Schools are increasingly being caught between a rock and a hard place over pupils identifying as animals and inanimate objects.
Pupils and teachers alike are aware that such self-identification can cause disruption, yet many do not voice their concerns for fear of being cancelled.
Secondary school children are being allowed to identify as cats, horses, dinosaurs and, in one instance, a moon, according to the Telegraph.
In some reported instances, classes have faced severe disruption as pupils insist on answering teacher’s questions and communicating via animal noises.
A Church of England school teacher told a student she was 'despicable' after she challenged another classmate who identifies as a catGoogle Maps
With the Department for Education issuing vague guidance to teachers to use their ‘common sense’ over self-identifying pupils, the issue has become a reputation minefield for staff.
The Safe Schools Alliance believe children self-identifying as animals should be treated as a ‘red flag’ by teachers, advising those in positions of responsibility to implement safeguarding.
Tracy Shaw, spokesperson for the Safe Schools Alliance, said teachers should be asking themselves: “What are these children looking at online? What forums are they on? What is happening in that child’s life and who else is involved?”
However, Shaw acknowledged that teachers are treading on eggshells for “they become frightened of doing the wrong thing” after numerous recent controversies over gender identity.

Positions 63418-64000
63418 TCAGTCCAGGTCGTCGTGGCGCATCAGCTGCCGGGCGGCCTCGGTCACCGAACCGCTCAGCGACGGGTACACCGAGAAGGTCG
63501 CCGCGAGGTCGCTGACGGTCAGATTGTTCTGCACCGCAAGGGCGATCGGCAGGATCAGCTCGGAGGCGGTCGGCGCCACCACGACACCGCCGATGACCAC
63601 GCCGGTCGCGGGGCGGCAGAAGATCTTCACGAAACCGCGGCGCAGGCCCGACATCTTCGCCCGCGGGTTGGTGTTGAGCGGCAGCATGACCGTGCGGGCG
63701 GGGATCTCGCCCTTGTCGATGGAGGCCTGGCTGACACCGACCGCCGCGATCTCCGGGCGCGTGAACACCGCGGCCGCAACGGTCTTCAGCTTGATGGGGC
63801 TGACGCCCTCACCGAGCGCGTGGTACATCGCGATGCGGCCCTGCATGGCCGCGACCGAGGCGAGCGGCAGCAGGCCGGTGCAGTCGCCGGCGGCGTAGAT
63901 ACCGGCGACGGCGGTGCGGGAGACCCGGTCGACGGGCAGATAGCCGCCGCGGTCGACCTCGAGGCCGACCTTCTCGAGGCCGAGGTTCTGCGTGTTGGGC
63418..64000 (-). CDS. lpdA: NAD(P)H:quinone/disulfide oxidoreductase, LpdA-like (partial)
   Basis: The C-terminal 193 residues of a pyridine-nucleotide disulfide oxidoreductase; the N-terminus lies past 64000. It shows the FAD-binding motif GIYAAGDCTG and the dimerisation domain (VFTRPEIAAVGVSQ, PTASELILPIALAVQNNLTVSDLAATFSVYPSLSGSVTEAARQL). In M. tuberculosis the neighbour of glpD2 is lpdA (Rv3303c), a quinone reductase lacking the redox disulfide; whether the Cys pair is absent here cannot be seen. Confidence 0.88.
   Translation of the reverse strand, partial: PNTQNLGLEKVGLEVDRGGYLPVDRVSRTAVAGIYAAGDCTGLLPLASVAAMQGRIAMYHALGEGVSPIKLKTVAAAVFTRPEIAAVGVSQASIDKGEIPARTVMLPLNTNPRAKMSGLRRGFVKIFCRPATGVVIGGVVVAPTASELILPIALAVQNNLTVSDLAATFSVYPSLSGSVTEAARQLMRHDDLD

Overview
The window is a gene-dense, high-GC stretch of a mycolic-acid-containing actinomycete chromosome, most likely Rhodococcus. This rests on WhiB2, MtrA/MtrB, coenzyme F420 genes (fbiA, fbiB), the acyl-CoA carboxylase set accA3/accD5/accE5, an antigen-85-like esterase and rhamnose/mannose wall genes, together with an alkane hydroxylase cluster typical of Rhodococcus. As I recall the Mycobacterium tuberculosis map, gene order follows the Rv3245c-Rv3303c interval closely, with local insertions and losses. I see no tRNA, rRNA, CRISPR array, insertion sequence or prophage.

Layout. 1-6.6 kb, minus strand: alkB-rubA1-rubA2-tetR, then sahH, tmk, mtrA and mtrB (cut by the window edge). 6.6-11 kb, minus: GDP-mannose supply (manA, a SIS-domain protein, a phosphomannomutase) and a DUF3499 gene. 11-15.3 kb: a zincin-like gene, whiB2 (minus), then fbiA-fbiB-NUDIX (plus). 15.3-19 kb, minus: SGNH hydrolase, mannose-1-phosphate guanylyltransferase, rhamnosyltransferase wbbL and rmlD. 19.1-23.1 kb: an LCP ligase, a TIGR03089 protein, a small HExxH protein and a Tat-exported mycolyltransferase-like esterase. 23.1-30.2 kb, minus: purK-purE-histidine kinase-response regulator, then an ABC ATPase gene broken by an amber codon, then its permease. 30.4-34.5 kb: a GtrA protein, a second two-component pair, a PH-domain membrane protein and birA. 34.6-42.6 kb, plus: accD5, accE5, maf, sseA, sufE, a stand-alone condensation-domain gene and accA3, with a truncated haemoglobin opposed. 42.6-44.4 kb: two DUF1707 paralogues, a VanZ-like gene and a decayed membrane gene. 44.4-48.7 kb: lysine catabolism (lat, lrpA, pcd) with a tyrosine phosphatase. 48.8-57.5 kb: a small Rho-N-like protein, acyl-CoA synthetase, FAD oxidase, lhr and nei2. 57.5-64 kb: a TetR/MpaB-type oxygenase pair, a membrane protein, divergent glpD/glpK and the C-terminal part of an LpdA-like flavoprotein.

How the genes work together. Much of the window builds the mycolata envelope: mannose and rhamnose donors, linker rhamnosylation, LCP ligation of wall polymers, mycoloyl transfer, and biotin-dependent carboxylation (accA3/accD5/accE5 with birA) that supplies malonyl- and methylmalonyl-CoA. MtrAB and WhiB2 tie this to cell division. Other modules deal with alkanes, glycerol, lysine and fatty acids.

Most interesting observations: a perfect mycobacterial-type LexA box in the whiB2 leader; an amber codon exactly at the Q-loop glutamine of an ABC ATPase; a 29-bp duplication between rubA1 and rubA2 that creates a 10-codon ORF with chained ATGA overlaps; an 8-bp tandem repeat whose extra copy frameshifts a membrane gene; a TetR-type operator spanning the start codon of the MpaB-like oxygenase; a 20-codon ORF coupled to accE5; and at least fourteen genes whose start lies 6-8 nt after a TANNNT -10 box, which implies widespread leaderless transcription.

Back to the drawing board for government guidance
In its investigation, The Telegraph claimed it was “not difficult to find genuine examples of children in UK schools insisting on being addressed as animals.”
The publication found one pupil at a secondary school in South West who insisted “on being addressed as a dinosaur,” while another wears a cape and identifies as the moon.
In a particularly disruptive case, the newspaper spoke to a student in Wales who claimed a classmate had identified as a cat for three years.
The pupil complained: “When they answer questions, they meow rather than answer a question in English.
“And the teachers are not allowed to get annoyed about this because it’s seen as discriminating.”
“It’s affecting other people and their education and everybody in their lessons. It’s distracting to sit in a lesson and have someone meow to a teacher rather than answer in English, especially at secondary school age.”
There is an oft blurred line between cosplay and self-identification, with many children instead adopting a ‘fursona.’
Safer Schools - an 'ecosystem' created in partnership between Zurich Municipal and the INEQE Safeguarding Group, said of cosplay furries: "These characters are often created by the community members themselves, who take them on as a 'fursona' (an alternate persona) who interacts with other ‘fursonas’ in the community via roleplaying and art."
"There have been recent rumours, claims and hoaxes about students within multiple UK schools identifying as cats and engaging in disruptive behaviours, such as crawling on all fours and demanding litterboxes be placed in toilets."